RULES AND REGULATIONS: It’s hardly front page news, but Broadcasting & Cable magazine carried a story last week on a ruling by the U.S. Federal Communications Commission that the TV spin-off of the popular gossip site TMZ.com qualifies as a news program, and is exempt from the Equal Opportunities Clause that obliges a show or network to offer equal time to a political candidate if their opponent is given airtime.
Twenty years ago, Entertainment Tonight was the beneficiary of a similar ruling, and Telepictures, the producers of TMZ’s syndicated show, were eager to obtain this exemption. “Based on the record before us," read the FCC ruling, "we conclude that TMZ does qualify as a bona fide newscast because it reports news of some area of current events in a manner similar to more traditional newscasts. In addition, we have no evidence before us of bad faith or unreasonableness on the part of Telepictures.”
What’s really interesting about this is that it underlines how much politicians have come to inhabit the same cultural plateau as more typical celebrities, like rock musicians and movie stars, so much so that their foibles and misdeeds have become as much the fodder for a gossip show as the latest pantsless appearance by a coked-out ingénue. It should come as no surprise to anyone who’s been following the Democratic primaries, which has been marked by a relentless bitch factor and shamelessly partisan critical rhetoric that reminds one more of the lobbying for Oscar nominations and statues than anything like the affairs of state.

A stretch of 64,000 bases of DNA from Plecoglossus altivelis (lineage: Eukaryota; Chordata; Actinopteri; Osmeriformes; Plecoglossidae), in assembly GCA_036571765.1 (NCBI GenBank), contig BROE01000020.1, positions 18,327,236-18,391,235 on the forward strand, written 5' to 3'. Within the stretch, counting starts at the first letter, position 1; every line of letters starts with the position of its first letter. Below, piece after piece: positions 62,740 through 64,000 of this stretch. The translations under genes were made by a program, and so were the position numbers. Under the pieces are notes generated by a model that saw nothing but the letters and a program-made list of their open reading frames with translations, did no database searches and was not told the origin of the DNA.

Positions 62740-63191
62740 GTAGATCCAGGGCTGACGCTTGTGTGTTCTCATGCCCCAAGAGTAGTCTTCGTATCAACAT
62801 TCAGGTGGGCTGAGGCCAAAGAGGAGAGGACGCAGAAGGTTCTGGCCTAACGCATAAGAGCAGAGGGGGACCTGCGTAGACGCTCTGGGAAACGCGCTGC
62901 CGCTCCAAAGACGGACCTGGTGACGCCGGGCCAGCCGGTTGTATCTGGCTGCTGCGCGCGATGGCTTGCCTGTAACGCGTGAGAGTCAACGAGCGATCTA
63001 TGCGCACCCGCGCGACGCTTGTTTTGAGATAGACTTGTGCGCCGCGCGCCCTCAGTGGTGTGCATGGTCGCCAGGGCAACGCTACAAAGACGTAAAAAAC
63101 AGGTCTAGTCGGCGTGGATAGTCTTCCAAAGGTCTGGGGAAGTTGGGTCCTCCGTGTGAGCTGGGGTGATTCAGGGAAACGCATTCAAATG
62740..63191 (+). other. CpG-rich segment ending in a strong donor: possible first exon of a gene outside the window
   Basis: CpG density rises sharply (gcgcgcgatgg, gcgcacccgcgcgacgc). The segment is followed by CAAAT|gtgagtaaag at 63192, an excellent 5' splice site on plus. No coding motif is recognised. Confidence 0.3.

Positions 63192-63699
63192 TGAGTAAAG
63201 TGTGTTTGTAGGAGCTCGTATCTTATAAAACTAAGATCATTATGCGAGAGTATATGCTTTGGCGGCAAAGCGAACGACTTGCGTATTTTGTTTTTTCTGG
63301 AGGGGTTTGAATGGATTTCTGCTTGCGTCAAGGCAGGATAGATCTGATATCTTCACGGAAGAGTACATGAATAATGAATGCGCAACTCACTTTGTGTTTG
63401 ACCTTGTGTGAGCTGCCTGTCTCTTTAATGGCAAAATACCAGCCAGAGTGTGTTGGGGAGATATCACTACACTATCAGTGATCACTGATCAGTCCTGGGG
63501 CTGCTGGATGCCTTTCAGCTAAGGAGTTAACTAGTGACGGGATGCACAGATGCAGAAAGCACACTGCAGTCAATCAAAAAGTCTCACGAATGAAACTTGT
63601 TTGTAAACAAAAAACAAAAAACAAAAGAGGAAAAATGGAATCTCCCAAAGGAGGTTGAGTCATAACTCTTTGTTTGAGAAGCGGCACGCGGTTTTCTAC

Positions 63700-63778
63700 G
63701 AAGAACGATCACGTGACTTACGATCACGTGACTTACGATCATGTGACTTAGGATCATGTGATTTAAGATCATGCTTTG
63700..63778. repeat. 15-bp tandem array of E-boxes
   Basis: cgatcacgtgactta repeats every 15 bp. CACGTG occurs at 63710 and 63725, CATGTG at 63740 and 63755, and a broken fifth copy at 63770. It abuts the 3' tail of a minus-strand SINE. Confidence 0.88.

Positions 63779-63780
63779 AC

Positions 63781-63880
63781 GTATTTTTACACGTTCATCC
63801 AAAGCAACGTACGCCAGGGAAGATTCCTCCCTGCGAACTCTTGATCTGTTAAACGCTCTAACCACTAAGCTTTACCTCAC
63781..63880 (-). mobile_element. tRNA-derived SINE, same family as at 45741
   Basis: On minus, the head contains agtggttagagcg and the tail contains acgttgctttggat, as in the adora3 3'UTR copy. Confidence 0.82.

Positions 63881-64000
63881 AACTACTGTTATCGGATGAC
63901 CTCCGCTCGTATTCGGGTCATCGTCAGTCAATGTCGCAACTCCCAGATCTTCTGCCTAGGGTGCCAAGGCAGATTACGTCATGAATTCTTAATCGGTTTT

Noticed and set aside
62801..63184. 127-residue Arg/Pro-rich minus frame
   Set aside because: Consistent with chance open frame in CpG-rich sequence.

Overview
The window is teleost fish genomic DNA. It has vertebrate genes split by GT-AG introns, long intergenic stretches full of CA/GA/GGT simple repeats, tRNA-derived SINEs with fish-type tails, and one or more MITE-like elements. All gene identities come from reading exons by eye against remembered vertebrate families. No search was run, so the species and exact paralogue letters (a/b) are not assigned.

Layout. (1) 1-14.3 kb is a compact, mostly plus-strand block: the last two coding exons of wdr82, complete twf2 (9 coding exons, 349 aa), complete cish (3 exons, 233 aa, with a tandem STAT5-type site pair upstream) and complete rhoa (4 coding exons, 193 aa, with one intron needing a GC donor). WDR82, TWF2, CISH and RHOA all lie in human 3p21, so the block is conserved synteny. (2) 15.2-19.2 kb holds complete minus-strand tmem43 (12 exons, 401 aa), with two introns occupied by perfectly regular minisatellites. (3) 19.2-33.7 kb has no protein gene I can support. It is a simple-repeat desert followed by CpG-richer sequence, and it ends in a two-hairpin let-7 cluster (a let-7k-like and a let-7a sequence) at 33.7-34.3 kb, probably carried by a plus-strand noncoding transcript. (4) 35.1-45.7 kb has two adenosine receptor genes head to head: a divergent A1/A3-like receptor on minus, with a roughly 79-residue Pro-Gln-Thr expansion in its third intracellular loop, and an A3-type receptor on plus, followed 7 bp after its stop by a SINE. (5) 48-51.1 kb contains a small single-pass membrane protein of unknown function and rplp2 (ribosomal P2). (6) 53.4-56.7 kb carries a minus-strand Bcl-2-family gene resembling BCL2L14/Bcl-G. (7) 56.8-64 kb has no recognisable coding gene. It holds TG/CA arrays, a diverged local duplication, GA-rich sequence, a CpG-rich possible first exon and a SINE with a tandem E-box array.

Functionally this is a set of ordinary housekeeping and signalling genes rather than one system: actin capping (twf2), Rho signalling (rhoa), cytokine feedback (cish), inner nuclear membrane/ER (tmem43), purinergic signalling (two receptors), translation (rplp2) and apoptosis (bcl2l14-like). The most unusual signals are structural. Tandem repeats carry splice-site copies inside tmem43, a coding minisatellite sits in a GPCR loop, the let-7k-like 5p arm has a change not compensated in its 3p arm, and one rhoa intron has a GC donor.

The Equal Opportunity Clause is a rare statute of the U.S. cultural bureaucracy that seems almost Canadian in its nannyish intentions, but it’s feared enough that, while he was in the running for the Republican nomination, it forced networks to consider pulling reruns of Law & Order that featured regular cast member Senator Fred Thompson, for fear that NBC would be forced to order episodes starring Ron Paul as a judge, or Mike Huckabee as Connie Rubirosa’s new boyfriend.
PAULA FOREVER: “Why would we get rid of Paula?” asked American Idol executive producer Cecile Frot-Coutaz last week, after Idol judge Paula Abdul speculated about the musical performance of an Idol contestant that hadn’t aired yet, and kicked off a storm of speculation about what the show is hiding from viewers and, while we’re at it, just what Paula’s on.
“I love that everyone was talking about it," Frot-Coutaz told an Associated Press reporter two days after the show aired. "It was so unexpected. It was something that took up 2 seconds of airtime. You'd think there was no other news on television.” And so Abdul has raised the bar on her own ratings-grabbing goof-ups on the show, and will likely have to deliver future verdicts by interpretive dance, or emerge from a commercial break wearing Ryan Seacrest’s skin.
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